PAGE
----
"Crossed Swords." a tedious movie version of "The Prince and the Pauber," may earn a footnote in movie history by becoming the last attraction at Radio City Music Hall. The Music Hall's economic problems may be insoluble. After all the second most popular release of 1977, "Smokey and the Bandit." did only moderate business when it played exclusively there.

Still a succession of clunkers like "Crossed Swords." supposedly intended for family audiences but produced with little discernible flair, no doubt hastened the theater's decline.

Insipid comedies, boring nature studies and ponderous adventure melodramas have depressed the family market because they were presumed to be the only thing suitable for general consumption. The presence of a new costume picture as beautiful and emotionally charged as "The Duellists" makes "Crossed Swords" look like a bad joke. Since it's content to perpetuate all the stilted unimaginative traditions that "That Duellists" transcends.

"The Prince and the Pauper" has never impressed me as more than one of Mark Twain's less inspired historical whimsies. But 1937 Warners production did serve as a pleasant warm-up for many of the people who collaborated on "The Adventures of Robin Hood" the following year - Errol Flynn, Claude Rains, Alan Hale, director William Keighley, composer Erich Wolfgang Korngold.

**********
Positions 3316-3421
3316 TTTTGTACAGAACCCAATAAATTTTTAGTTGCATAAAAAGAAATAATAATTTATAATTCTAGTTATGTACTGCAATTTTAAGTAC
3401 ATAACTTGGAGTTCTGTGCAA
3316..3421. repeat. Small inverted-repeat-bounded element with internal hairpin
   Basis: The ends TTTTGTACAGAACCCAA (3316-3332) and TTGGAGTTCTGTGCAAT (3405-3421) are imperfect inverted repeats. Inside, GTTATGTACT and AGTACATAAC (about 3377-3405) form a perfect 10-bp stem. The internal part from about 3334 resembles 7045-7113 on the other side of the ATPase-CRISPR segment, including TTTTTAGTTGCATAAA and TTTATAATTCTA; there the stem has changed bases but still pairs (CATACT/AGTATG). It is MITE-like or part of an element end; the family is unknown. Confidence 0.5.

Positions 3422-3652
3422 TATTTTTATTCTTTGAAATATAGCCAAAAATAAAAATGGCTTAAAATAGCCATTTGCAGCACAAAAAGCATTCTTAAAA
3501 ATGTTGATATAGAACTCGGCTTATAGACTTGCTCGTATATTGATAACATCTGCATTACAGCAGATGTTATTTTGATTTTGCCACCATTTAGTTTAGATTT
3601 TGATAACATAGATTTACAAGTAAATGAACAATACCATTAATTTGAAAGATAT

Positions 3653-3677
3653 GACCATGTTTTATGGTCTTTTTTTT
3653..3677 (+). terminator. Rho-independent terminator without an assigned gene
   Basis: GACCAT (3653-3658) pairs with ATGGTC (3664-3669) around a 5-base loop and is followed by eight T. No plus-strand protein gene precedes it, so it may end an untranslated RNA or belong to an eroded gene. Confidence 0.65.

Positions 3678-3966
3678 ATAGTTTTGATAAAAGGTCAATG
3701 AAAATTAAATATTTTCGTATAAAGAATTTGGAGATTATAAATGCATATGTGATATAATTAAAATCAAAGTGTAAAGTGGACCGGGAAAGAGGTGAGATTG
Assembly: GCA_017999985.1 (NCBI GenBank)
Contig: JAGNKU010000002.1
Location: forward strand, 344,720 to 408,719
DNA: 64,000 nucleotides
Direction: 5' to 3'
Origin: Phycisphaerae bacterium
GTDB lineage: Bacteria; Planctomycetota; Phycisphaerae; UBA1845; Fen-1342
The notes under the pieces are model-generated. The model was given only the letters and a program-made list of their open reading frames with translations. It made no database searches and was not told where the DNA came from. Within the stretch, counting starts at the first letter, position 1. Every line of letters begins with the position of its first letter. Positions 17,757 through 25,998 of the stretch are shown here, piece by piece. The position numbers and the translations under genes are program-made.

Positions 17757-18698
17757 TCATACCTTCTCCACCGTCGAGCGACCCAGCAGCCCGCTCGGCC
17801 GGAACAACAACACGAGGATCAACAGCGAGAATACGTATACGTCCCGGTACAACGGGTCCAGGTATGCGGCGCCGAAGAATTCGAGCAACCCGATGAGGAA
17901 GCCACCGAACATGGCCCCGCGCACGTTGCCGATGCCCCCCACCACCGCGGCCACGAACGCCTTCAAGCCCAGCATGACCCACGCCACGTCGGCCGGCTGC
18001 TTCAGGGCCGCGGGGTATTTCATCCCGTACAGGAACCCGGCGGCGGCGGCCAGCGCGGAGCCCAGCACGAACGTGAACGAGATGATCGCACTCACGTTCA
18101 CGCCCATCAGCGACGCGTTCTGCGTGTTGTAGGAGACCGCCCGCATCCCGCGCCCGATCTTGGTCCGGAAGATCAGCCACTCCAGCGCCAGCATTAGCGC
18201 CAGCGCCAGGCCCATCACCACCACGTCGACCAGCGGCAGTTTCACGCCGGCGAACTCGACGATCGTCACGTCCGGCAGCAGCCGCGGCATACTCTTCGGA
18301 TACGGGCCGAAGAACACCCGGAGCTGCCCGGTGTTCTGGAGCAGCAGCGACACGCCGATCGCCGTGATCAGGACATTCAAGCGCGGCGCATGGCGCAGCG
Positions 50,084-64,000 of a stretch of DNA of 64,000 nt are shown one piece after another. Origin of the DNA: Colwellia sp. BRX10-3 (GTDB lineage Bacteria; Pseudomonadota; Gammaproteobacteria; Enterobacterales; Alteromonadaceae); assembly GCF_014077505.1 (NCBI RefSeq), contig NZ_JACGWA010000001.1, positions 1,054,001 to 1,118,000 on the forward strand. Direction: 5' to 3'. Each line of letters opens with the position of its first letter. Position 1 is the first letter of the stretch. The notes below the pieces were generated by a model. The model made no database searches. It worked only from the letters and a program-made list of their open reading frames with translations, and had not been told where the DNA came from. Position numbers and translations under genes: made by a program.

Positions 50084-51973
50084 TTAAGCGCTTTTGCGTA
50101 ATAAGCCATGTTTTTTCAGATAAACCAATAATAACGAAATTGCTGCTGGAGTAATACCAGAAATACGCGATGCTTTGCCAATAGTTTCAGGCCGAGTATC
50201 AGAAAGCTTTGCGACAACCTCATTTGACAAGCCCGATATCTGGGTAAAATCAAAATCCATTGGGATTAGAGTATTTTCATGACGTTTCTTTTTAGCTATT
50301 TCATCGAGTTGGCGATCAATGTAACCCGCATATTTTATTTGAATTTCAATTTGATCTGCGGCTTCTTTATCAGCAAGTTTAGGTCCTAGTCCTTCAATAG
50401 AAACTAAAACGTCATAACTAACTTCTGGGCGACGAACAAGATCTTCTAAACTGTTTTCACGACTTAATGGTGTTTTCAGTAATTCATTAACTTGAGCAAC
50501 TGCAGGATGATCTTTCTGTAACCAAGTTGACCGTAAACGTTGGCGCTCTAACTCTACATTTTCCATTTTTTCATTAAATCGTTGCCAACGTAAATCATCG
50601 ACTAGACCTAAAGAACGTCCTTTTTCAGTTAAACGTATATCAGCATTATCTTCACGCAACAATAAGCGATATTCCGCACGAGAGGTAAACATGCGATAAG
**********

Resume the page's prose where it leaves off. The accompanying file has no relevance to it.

This new adaptaion is closer to stale leftovers.

Warners cast twin boys as the young lookalike heros who exchange identities and roles: the commoner Tom Canty and Prince Edward. The son of Henry VIII. whose death in the course of the story threatens to elevate poor ill-prepared Tom to the English throne. "Crossed Swords" suffers from the peculiarly insipid presence of Mark Lester in a dual role. Lester has grown out of the quality of pretty bewilderment that made him so touching as a child performer. He's evolved into a birdlike adolescent - sort of Marcel Marceau as a young stork - with a painfully amateurish acting style.

Movies this stilted usually separate the actors who can hold their own from the ones who desperately need directorial help. Oliver Reed. Rex Harrison and George C. Scott are in no need here. Although neediest case, Raquel Welch runs him a close second in an irresistibly funny bit role, which requires her to heave her chest and keep her mouth hanging open for several minutes before she speaks a line.

Charlton Heston, a mild hoot as King Henry, seems to have the worst dialogue until David Hemmings shows up as the villain. Heston's choicest, spoken with his foot on Lester as Tom: "Wiggle-worIs the weight of England too heavy for you? I've borne it for these five-and-thirty years."

Hemmings' choicest, aimed at Lester as Edward: "Give this noisy whelp a taste of your whip."

Richard Fleischer directs with the imperturbable mediocrity that seems to have become his specialty from "Dr. Doolittle" through "Mandingo." however, he seems more inclined to break the prevailing narrative monotony with prolonged sluggish matches rather than swordplay. "Crossed Clubs" or "Clenched Fists" would be much more appropriate titles.